A 331 mph top speed. A two way average of 316.11 mph. These are the massive numbers SSC shocked the world with last week when their Tuatara hypercar became the fastest production vehicle ever. It’s an incredible run, with the average speed blowing away records from Koenigsegg on the same road by over 40 mph, and Bugatti’s one-way 304 mph run by over 10 mph. It’s a staggering feat that’s hard to believe, and one we can’t see anyone besting for some time. But that sense of disbelief that a vehicle could go that fast has manifested some theories that the Tuatara didn’t actually achieve such a feat.
A certain prominent YouTuber released a video analysis of the run, showing some inherit red flags in the video. The speeds in the telemetry provided, which are GPS verified (we’ll get back to that), didn’t line up with the time it took the vehicle in the video to get from one median to the next. It’s not an outlandish theory, but one that asks a simple question: why would SSC and racing driver Ollie Webb lie about a top speed record?
There’s at least one strong piece of evidence that implies that they haven’t lied. SSC used Dewetron GPS telemetry for the run, the same equipment used for the five previous top speed record holding vehicles. This included SSC’s own Ultimate Aero, and vehicles from Bugatti and Koenigsegg. Dewetron further confirmed to Motor Trend that they have data of both a 331 mph and a 301 mph speed capture. While Guinness has yet to confirm the world record, it’s currently the reputations of a very experienced telemetry system, and one of America’s oldest car magazines, versus a vlogger. But that’s not to say that Motor Trend hasn’t made big reporting mistakes before.
At any rate, it would be odd that any of the people involved would outright lie about such an enormous accomplishment. The SSC Tuatara has been in development for close to a decade. If they intended to fabricate the run, there would be no point in waiting this long and spending this much money to do it. Maybe it’s because SSC doesn’t have the clout of Koenigsegg, or Bugatti, that’s drawing the ire of the skeptics. But there are nonetheless reputable people behind the project.
Without much burden of proof and hard evidence for anybody to go off of, here’s the popular explanation as to what happened: the onboard footage in the video is not the same run as the telemetry. The video was made by the team currently preparing a full length documentary on the run, and sent exclusively to Top Gear. If that’s the case, both parties should have included a disclaimer for that.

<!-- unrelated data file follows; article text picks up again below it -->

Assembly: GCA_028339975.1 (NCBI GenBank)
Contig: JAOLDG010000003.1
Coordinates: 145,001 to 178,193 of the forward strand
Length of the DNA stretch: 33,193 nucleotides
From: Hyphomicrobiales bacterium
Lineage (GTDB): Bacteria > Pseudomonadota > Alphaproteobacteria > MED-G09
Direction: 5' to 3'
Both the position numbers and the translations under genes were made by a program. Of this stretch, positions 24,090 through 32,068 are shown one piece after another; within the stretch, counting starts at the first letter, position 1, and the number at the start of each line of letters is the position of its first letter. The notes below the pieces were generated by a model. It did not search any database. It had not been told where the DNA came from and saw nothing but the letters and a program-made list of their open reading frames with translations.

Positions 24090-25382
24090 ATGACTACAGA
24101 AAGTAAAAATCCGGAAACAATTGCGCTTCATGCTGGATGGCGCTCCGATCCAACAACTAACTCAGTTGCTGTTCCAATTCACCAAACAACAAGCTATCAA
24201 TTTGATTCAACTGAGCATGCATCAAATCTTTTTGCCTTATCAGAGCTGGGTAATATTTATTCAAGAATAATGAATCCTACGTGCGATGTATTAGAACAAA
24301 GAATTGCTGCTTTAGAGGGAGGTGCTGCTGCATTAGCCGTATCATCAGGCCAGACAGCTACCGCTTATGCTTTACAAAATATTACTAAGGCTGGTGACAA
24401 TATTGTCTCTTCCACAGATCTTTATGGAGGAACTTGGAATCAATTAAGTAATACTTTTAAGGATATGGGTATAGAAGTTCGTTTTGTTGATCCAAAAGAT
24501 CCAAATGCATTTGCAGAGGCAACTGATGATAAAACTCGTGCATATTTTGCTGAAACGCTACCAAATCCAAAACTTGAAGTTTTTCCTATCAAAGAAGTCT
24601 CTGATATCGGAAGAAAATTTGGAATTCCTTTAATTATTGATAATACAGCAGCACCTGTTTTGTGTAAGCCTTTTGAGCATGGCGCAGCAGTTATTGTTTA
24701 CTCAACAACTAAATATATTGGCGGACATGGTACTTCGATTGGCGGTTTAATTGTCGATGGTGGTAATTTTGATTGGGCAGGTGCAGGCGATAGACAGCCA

In several interviews after the run, which you can read here, here, and here, test driver Oliver Webb talks about a crosswind on the final 331 mph run, blowing him across an entire lane onto the shoulder’s rumble strips when he backed off. He said he didn’t actually know he hit 331, and told Shelby he’s done with the record attempts, after all, Webb has a baby on the way. It turned out to be the run they needed. But the videos uploaded by SSC do not show any kind of jump across the Nevada highway. But with SSC working closely with the editorial calendar of Top Gear, perhaps the drama is simply being saved for prime time viewing.
While we have no reason to doubt the incredible work done by SSC and all parties involved, all of this is still pending third party validation. And we’ll have to wait and see when that happens.
A Guinness World Records spokesperson told CNBC that the organization is “aware of the recent SSC Tuatara attempt, although Guinness World Records was not present in any capacity, and we have not verified this as a new record.”
Today, Top Gear published an exclusive interview with SSC founder and CEO Jarrod Shelby, and more or less confirms what’s really going on at the moment. You can read the interview yourself, but here are the main takeaways: the top speed run recorded on video may not be the same as the top speed run recording 331 miles per hour, the electronic speedometer was not properly calibrated leading up to the event, and Dewetron had the GPS systems used in the run shipped back to them for verification. It all neither confirms nor denies that a new world record is on the way.
Who do you believe? Sound off in the comments below.